Monday, December 15, 2008

Caravaggio Created Firefly ''Photos''


Caravaggio created firefly ''photos''

Caravaggio's reputation for revolutionary artistic genius has received a further boost following the discovery he may have used fireflies to create primitive ''photographs''.

Roberta Lapucci, conservation chief at the Florence-based SACI institute, believes the baroque artist created a firefly powder as an essential tool after converting his entire studio into a kind of camera obscura.

Writing in the monthly art journal Stile Arte, Lapucci reports Caravaggio filtered light through a purpose-made hole in his ceiling, using a biconvex lens and a concave mirror to reflect the image he planned to paint directly onto the canvas.

The use of a camera obscura to sketch the subject was not a new technique among artists, having gained prominence thanks to Leonardo da Vinci's writings.

The device works by projecting reverse images of outside objects onto the flat wall of a closed box through a lens in an aperture. By attaching a mirror to the apparatus, artists were able to trace the exact dimensions of the image onto a piece of paper.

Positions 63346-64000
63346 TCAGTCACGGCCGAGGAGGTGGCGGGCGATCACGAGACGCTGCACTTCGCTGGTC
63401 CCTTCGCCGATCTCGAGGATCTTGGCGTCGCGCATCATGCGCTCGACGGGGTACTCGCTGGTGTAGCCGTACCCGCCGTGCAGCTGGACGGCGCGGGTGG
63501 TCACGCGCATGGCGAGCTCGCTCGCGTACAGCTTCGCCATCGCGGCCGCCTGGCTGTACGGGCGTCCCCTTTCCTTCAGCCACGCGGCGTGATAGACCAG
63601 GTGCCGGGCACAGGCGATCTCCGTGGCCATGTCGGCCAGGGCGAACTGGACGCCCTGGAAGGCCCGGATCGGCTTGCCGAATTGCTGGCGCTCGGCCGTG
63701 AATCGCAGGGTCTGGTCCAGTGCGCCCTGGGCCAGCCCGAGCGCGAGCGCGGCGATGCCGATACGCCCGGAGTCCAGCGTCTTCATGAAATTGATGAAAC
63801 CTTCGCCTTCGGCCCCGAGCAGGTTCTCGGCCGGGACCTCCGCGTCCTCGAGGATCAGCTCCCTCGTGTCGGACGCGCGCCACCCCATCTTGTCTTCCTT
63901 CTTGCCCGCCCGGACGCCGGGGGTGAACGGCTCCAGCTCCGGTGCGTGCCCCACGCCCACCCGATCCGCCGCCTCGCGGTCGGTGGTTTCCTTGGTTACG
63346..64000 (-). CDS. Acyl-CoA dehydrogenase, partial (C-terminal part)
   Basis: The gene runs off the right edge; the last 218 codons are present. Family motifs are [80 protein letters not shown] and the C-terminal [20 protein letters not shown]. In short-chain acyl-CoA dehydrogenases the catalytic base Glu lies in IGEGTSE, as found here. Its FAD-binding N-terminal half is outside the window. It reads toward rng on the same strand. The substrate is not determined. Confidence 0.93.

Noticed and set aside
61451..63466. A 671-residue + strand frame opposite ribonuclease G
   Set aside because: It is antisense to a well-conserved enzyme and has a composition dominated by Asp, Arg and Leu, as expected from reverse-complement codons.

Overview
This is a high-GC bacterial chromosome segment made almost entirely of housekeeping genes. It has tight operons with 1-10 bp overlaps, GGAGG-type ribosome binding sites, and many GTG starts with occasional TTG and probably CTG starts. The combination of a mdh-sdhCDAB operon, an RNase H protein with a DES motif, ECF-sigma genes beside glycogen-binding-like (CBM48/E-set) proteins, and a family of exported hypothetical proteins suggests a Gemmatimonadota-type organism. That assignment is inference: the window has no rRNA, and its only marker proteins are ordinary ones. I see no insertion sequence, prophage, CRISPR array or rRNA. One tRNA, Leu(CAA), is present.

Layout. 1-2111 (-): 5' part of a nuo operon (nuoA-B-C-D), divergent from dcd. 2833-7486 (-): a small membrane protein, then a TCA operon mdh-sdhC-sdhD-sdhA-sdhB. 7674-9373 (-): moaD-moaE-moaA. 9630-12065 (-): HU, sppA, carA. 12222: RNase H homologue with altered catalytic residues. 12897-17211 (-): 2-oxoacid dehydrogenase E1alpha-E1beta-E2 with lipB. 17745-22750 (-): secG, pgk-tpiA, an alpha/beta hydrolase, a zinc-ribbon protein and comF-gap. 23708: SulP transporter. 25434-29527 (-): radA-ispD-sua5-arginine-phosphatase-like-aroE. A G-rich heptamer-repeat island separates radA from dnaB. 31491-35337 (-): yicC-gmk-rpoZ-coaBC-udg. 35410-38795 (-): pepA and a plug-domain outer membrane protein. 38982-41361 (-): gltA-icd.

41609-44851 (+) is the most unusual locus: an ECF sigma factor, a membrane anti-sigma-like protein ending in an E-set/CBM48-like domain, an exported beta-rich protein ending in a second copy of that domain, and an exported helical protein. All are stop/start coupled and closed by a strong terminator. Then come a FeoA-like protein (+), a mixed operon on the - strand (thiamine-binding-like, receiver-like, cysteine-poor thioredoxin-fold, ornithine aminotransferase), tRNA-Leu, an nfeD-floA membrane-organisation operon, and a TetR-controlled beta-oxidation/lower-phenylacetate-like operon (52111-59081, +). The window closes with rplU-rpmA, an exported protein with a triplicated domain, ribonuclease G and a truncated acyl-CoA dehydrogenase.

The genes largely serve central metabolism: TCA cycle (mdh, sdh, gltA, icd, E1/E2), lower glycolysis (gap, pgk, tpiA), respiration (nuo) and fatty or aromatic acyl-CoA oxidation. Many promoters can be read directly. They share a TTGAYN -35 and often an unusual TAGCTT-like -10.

Caravaggio spent months refining his technique, adjusting the light and the size of the models. However, by turning his entire room into a camera obscura, Caravaggio found himself working in the dark.

Lapucci believes this led him to create his own version of a distilled and dried firefly powder, first written about by the natural philosopher Giovan Battista della Porta in his 1558 work Magiae Naturalis.

Analysing the content of Caravaggio's paintings, Lapucci discovered traces of photosensitive substances that react to light.

She believes the master used a compound of white lead and firefly powder that allowed him to work in the dark, producing an outline on the canvas of the camera obscura image.

This produced a short-lived, fluorescent image, similar to a photograph, which he was then able to convert into a permanent sketch that formed the basis of the eventual painting.

The many techniques pioneered by Caravaggio (1573-1610) have confirmed his reputation as one of the most revolutionary artist of his time, although he is probably best known for his mastery of chiaroscuro lighting.

He abandoned the Renaissance focus on the human body and spiritual experiences for more realistic and dramatic atmospheres, mixing street characters with religious subjects.

http://www.italymag.co.uk